COLLEGE STATION, Texas — After more than two hours of stomping and screaming and waving his arms like a man going mad on his 59th birthday, John Calipari repeated many of the talking points from Kentucky’s previous seven losses.
Only on Saturday night, after the Wildcats’ eighth defeat and unprecedented third in a row, after forcing a smile through gritted teeth at the Texas A&M student section serenading him as the clock ticked down on an 85-74 road humiliation, he made a weary admission.
Aggies coach Billy Kennedy “hit me after and says, ‘Do you know how young your team is?’ And I said, ‘Yeah, and I’m getting older by the day,’ ” Calipari said. “We’ve still got time. Been in this situation a couple different times at Kentucky and you know every team we play is giving us their best shot — so when we get this, we’ll bust through. But it’s getting old right now.
“Each week that goes by, it gets harder to get this thing to where you want it to go. At some point, you’re right, somebody has to step up and lead and say, ‘Hey, enough is enough.’ ”
That came after a reporter asked him whether these Wildcats, who played seven freshmen and one sophomore on Saturday night — sophomore forward Sacha Killeya-Jones missed the game to attend his grandfather’s funeral — have the leadership they need in the locker room.
“Not right now,” he said plainly. “And they need it from me and can’t have it from me. You guys know how I am. This has got to be an empowered team and you’ve got one guy playing well.”
That would be freshman guard Shai Gilgeous-Alexander, who had 19 points, 8 assists, 3 rebounds, 2 blocks, 2 steals and hit 9 of 12 shots. The rest of the team shot 39 percent Saturday night. And in the second half, defense by Wildcats without hyphenated names was all but non-existent.
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The miracle, really, is that Kentucky actually led 30-26 at intermission. The reminder that this team is deeply flawed came in the first 3 minutes and 41 seconds of the second half.
The Aggies got a layup, tip-in, jump shot, dunk and three consecutive 3-pointers while the Wildcats turned it over three times and made only one shot, which added up to a 17-2 run faster than Calipari could dial his agent to see if any NBA teams are interested.
It didn’t stop there. Texas A&M kept bombing 3-pointers — including two banked-in shots to beat the shot clock — and outscored Kentucky by 26 points in the first 10 minutes of the second half to surge ahead by 22.
It was an evisceration by the Aggies, who’ve won 6 of 7 SEC games after starting 0-5 in league play, and a total meltdown by the Cats, who’ve lost three straight for the first time in nine seasons under Calipari.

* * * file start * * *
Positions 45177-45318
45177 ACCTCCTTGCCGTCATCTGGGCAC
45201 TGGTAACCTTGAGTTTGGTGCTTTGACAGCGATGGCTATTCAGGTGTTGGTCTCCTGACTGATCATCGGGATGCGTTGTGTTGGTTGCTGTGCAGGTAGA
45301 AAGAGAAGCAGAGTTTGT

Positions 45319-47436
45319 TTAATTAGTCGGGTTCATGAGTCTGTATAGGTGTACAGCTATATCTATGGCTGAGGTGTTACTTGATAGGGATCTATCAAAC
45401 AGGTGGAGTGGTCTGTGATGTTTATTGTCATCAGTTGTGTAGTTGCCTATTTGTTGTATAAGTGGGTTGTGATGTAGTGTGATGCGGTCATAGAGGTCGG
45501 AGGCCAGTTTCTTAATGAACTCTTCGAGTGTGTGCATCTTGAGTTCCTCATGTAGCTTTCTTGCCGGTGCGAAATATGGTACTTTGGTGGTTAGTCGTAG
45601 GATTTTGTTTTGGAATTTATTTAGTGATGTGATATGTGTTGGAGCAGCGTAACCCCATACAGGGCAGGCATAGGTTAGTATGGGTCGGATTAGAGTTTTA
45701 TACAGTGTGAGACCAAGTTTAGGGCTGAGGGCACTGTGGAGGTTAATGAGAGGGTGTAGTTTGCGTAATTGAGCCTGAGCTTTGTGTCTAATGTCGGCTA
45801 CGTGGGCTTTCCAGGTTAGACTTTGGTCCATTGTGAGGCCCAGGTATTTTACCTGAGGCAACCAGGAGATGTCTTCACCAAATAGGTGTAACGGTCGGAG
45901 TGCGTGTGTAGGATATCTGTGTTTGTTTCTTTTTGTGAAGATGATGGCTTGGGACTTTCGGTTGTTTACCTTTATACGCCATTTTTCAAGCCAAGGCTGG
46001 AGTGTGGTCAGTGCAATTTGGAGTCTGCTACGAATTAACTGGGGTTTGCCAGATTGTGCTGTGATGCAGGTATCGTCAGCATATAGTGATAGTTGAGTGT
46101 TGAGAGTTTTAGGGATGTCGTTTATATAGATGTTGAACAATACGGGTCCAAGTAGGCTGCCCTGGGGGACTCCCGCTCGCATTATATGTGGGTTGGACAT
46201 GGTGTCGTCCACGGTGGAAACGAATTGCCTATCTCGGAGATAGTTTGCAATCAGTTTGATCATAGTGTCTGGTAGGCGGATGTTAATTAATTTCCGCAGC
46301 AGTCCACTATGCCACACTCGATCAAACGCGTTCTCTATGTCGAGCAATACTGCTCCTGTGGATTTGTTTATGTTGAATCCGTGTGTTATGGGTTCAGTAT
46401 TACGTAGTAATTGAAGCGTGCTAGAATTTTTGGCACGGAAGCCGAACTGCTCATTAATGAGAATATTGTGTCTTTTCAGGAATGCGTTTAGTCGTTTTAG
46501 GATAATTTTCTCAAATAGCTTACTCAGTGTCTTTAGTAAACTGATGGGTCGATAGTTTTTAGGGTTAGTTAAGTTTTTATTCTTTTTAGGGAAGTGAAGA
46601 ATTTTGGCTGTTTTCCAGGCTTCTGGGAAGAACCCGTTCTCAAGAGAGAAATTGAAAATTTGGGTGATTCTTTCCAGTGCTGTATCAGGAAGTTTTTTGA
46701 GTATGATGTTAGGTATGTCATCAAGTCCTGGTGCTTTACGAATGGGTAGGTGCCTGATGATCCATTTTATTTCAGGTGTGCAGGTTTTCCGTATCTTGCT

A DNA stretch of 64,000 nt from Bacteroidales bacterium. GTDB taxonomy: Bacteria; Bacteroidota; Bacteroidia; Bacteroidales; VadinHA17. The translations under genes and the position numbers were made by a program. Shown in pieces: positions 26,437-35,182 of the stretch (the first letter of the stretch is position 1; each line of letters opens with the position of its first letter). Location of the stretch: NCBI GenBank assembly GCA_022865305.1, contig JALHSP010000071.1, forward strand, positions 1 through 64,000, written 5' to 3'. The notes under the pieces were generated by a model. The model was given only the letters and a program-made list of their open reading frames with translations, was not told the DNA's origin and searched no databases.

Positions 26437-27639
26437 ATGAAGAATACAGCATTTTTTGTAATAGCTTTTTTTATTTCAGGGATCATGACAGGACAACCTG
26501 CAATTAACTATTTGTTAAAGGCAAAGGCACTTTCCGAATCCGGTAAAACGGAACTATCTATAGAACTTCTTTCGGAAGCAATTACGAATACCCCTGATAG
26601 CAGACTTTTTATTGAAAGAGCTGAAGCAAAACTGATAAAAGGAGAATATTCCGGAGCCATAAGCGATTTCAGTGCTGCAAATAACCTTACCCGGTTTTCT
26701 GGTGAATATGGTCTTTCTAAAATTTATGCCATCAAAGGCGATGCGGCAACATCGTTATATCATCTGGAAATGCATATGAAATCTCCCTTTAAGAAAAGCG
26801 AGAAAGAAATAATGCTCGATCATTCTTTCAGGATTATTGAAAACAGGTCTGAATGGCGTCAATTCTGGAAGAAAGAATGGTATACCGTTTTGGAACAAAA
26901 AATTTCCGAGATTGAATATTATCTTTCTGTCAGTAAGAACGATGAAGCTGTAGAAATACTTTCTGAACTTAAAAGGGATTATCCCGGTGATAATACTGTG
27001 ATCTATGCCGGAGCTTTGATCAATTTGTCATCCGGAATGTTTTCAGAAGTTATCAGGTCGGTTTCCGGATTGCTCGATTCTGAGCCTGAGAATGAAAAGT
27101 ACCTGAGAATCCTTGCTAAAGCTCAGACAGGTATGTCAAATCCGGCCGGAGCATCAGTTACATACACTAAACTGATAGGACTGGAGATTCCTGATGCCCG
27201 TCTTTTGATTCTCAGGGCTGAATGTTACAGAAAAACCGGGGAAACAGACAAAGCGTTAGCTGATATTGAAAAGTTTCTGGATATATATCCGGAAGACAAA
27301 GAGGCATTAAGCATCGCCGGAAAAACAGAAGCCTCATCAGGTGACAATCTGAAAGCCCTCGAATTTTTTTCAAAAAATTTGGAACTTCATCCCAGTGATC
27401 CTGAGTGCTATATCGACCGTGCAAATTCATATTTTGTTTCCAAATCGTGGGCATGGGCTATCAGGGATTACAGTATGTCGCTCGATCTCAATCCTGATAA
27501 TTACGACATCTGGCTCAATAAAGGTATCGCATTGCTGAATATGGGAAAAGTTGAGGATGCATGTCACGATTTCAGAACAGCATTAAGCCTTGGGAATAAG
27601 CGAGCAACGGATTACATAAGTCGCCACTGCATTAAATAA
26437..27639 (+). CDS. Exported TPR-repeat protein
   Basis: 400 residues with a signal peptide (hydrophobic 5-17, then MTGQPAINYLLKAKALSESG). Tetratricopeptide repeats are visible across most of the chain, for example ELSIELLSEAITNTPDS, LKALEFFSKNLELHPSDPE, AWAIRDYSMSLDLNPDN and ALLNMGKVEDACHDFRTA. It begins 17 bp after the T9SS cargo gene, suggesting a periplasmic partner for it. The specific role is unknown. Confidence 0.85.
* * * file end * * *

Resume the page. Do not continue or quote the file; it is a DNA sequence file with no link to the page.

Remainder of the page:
“You can tell: This has got to be the youngest Kentucky team I’ve ever played against,” said Kennedy, whose team actually lost by a point at Rupp Arena on Jan. 9. “They made mistakes that freshmen make in the heat of the game on the road. They played like a young team tonight.”
They’ve played like a young team too often, so now they’re 17-8 overall and 6-6 in the conference and a road trip to No. 8 Auburn is up next. These Wildcats could be underdogs in all of their remaining road games — trips to Arkansas and Florida remain — and the Feb. 17 home game against an Alabama team that has toppled Auburn, Oklahoma, Florida and Tennessee in the last 24 days.
Calipari and his players keep saying — and did again after this loss — that the goal is to be playing well come March, in the NCAA Tournament. But given the mounting losses and daunting schedule ahead, these Cats might want to worry first about actually getting invited to the Big Dance.
“We’ve just got to be able to win games — figure out what’s going on and be able to win games — if we want to get there,” Kentucky freshman forward Kevin Knox said. “We have a lot of guys that really want to make it, really want to get to March and play there. It’s a big experience for us, [so] we’ve got to figure out how to pull away and win some of these games.”
That starts with addressing Knox’s defense, which he readily admitted Saturday is unsatisfactory and a work in progress, and his frequent disappearing acts on offense. He scored 13 points in his first 19 minutes against Texas A&M, then just 5 points in his final 17 minutes.
There is also the matter of what seems like a low basketball IQ for most of this roster, but especially Hamidou Diallo, who has a disturbing habit of making a head-scratching mistake and then searching for any other player or coach to blame.
On and on the problems go, and there are only six regular-season games and a sudden-death SEC Tournament left to fix them.
“I told them after, ‘I’m not cracking.’ I’ve been through this. I’ve been a coach 30 years,” said Calipari, who later admitted on his last birthday before the big six-oh that he’s exhausted by this season. “If I had been a [second]-year coach, I’d probably be panicking right now. But I’ve done this long enough and a big part of it is they have to want this to happen — and I believe they do. And I believe they’re embarrassed by their play. I believe that.
“[But] I told them, ‘If I want this worse than you want this, please tell me so I can start taking my wife to movies and dinners.’ They want this. They want it for each other.”
If that’s true, these Cats would be wise to start acting like it before the clock runs out.